Short Shorts and The Troubling Perception of Women in Comics

Wherein I respond to a troubling segment of Fox and Friends.

http://comicbook.com/2014/09/22/fox-news-upset-popeye-isn-t-smoking-thor-is-a-woman-and-wonder-w/

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I don’t care that Wonder Woman wears short shorts and a strapless top. I don’t care that Emma Frost always looks cold because she lives in nothing more than lingerie. I don’t care that Ms. Marvel is often in danger of getting a wedgie from her body suit when she blasts off into space. I don’t care about these things because I don’t think about them. When I read a comic I actually read it for the content. Not the outfits. After a disturbing segment of Fox and Friends, I urge others to consider doing the same.

The blatant mockery of the unfinished editing of Sony Animation’s film, Popeye (for creating a title character without his trademark pipe and tattoos) is unfounded as the comments were made about test footage. We have no way of knowing yet if either of these things will make the final cut, but if they don’t, what is the hurt of having a protagonist who doesn’t smoke? What will it matter to kids of a new generation if Popeye’s arms are simply muscular? If an American icon is neither tattooed nor a smoker he should not be branded a “wuss,” and he should certainly not be emasculated. I grew up with Popeye, too, and his tattoos made very little impression on me. I remember the importance of eating spinach. 🙂

As for Thor, and the issue of Odinson now being unworthy so a woman has taken up his mantle, I say it is time to embrace change.  Thor is no longer worthy of Mjolnir, and this is not the first time, either. Remember when he used to carry around Jarnbjorn? (If not, Jarnbjorn is a really big axe.) True comic book fans should be able to at least make peace with the situation and greet the new Thor as a potential hero in her own right, not a new “bustier” Thor with “two additions”. Even in comic books women can be more than big breasts. At no point was her physical strength mentioned, which is hard to miss given that she is not much smaller than Thor Odinson. Also, women can be superheroes without having overtly female names like Thorina. In an age where we are striving for gender equality, it is important that female heroes have their own names. As all women should.

Many fans are upset because Marvel is making so many changes of major characters, many have been outspoken against a new Thor (even I wish Odinson could be Thor and Marvel would highlight a female character in her own right), but to regale her to the size of her breast plate is inappropriate. If we are going to cast her aside, let’s at least have substantial reasoning for it.

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Now, for the points about Wonder Woman. The truth seeking Amazon princess, Diana, who battles for justice alongside some of the greatest heroes ever written has been reduced to her short shorts and halter top. First, let me just say a halter top has a strap that goes around one’s neck. Wonder Woman’s top is strapless, just a fashion FYI.  I love Gadot’s costume in Batman V Superman: Dawn of Justice, which I know strikes a nerve  for not being patriotic enough, but as a reader of comics let me point out that she is coming into a film that has been said to be heavily influenced by Frank Miller’s Dark Knight Saga, so dark tones will prevail. Also, she looks tough. Much tougher than the bright red and blues. Perhaps an icon like Wonder Woman deserves a costume better than that of a “roller skating” outfit. I wonder if anyone is offended by the changes to Superman’s costume, or can male superheroes undergo costume alterations and still be taken seriously?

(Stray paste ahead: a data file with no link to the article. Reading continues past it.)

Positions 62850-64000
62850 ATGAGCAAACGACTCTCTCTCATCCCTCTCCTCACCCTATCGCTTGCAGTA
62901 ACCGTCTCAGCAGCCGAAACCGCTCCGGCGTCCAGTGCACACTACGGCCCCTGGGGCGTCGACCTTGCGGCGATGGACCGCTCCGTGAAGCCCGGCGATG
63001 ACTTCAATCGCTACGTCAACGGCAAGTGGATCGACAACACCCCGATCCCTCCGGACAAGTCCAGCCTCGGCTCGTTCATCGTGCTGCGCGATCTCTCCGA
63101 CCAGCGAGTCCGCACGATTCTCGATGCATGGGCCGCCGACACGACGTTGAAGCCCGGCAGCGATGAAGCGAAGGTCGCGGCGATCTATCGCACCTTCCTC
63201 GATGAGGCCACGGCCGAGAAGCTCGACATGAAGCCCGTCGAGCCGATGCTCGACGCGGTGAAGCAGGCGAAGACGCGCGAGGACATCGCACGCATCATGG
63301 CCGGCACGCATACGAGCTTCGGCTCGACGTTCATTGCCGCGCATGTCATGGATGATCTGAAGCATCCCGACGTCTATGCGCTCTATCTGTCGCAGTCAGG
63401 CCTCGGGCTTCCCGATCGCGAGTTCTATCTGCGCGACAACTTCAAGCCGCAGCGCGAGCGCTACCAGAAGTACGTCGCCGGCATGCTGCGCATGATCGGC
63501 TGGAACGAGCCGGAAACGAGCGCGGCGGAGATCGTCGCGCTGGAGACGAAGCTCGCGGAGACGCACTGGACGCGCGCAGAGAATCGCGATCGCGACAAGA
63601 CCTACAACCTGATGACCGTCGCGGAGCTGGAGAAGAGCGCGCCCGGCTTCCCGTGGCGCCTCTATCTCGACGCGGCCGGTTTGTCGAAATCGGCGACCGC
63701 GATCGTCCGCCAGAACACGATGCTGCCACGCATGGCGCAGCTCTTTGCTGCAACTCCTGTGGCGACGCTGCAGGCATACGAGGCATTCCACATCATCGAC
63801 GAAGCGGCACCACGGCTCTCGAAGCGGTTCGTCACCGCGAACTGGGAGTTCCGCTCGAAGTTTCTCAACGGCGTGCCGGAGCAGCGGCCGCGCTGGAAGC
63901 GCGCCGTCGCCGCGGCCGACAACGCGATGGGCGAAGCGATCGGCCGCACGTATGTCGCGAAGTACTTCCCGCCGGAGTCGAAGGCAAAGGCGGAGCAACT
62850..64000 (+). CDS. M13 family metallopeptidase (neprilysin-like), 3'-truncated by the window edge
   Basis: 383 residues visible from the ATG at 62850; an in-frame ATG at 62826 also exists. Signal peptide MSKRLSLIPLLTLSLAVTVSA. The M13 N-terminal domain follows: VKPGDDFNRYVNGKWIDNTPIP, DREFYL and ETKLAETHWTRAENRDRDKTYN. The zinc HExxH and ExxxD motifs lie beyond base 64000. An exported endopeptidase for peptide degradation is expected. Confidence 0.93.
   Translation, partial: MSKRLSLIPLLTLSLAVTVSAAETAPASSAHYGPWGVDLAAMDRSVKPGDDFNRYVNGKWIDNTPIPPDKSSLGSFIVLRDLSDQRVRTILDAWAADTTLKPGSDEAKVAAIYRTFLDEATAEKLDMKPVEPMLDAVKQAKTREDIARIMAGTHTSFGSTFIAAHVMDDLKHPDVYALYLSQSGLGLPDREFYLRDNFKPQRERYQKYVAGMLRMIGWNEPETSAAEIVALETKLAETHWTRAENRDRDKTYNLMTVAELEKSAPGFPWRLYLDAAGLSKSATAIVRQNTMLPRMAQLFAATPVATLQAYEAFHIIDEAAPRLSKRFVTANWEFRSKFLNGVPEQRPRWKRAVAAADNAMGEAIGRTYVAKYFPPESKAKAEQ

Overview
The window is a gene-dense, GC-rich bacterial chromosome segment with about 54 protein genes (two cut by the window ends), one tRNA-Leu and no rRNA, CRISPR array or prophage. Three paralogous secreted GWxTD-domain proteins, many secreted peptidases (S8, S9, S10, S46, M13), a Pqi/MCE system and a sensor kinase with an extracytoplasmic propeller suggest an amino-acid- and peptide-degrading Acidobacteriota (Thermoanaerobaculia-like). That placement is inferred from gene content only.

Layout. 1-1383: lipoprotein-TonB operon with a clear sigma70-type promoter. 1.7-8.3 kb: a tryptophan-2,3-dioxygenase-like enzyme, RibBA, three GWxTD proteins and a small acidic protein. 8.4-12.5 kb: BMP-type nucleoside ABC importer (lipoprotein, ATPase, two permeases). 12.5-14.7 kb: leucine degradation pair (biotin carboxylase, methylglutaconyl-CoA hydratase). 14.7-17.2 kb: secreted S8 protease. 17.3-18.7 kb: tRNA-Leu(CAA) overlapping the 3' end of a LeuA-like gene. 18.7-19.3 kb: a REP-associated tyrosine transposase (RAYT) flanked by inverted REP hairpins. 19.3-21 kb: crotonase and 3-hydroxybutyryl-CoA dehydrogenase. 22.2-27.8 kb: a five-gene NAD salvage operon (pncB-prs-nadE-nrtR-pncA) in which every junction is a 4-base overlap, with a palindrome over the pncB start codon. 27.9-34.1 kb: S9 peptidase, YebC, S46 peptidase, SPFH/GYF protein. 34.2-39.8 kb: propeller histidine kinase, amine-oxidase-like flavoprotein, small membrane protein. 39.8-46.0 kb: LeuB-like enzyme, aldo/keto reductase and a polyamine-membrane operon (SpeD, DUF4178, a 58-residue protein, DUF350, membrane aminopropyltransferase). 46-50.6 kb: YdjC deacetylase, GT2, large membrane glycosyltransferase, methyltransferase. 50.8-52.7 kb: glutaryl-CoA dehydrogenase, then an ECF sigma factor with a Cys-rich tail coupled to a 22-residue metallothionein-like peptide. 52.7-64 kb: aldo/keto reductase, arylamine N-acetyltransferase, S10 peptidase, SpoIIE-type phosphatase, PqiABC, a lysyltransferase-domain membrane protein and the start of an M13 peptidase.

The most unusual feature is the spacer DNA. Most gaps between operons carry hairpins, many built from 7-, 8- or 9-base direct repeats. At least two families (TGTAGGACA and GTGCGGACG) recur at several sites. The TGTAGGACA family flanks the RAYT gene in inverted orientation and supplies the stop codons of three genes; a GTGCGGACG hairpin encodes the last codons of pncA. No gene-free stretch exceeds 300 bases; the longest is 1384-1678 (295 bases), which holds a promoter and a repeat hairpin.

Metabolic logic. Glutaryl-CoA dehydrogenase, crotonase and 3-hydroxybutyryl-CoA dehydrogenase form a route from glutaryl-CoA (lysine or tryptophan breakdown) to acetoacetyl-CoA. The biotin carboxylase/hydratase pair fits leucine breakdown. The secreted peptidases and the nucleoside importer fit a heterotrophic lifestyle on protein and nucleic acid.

We live in an age where women and men should be treated equally. The comics industry is making strides to accommodate this, so I would hope daytime television personalities would strive to do so as well. A true fan, I would hope, appreciates heroes for their abilities, cunning, wit and skill. They also love comics for the content, and yes, they probably enjoy the costumes, but the costumes can change without changing the integrity of the person who wears them. And as for Thor, let’s at least give her a chance. If she is good enough for Jason Aaron, she should at least be worthy of us.

Instead of focusing on the superficiality of character clothing, I encourage everyone to pick up a comic and read it for its originality and content. But if you cannot, try not to insult those of us who do.

 

Written by Leigha Chiasson-Locke

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